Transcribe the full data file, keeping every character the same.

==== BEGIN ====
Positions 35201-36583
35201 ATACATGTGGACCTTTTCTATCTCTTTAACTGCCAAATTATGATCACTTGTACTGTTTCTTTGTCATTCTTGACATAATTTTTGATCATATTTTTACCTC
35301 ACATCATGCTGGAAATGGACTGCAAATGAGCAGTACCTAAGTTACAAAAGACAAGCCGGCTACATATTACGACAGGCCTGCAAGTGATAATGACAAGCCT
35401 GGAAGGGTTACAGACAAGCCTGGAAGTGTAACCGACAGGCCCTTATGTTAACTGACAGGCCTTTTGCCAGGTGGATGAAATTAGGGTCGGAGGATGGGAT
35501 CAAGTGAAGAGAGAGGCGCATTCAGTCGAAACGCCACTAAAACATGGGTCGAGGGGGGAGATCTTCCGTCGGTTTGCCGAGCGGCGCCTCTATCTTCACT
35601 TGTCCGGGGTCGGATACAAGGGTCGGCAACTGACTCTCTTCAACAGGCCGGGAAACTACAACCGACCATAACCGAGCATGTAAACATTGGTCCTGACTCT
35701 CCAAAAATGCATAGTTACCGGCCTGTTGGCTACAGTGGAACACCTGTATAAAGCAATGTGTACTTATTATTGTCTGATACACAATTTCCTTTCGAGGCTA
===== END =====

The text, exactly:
Positions 35201-36583
35201 ATACATGTGGACCTTTTCTATCTCTTTAACTGCCAAATTATGATCACTTGTACTGTTTCTTTGTCATTCTTGACATAATTTTTGATCATATTTTTACCTC
35301 ACATCATGCTGGAAATGGACTGCAAATGAGCAGTACCTAAGTTACAAAAGACAAGCCGGCTACATATTACGACAGGCCTGCAAGTGATAATGACAAGCCT
35401 GGAAGGGTTACAGACAAGCCTGGAAGTGTAACCGACAGGCCCTTATGTTAACTGACAGGCCTTTTGCCAGGTGGATGAAATTAGGGTCGGAGGATGGGAT
35501 CAAGTGAAGAGAGAGGCGCATTCAGTCGAAACGCCACTAAAACATGGGTCGAGGGGGGAGATCTTCCGTCGGTTTGCCGAGCGGCGCCTCTATCTTCACT
35601 TGTCCGGGGTCGGATACAAGGGTCGGCAACTGACTCTCTTCAACAGGCCGGGAAACTACAACCGACCATAACCGAGCATGTAAACATTGGTCCTGACTCT
35701 CCAAAAATGCATAGTTACCGGCCTGTTGGCTACAGTGGAACACCTGTATAAAGCAATGTGTACTTATTATTGTCTGATACACAATTTCCTTTCGAGGCTA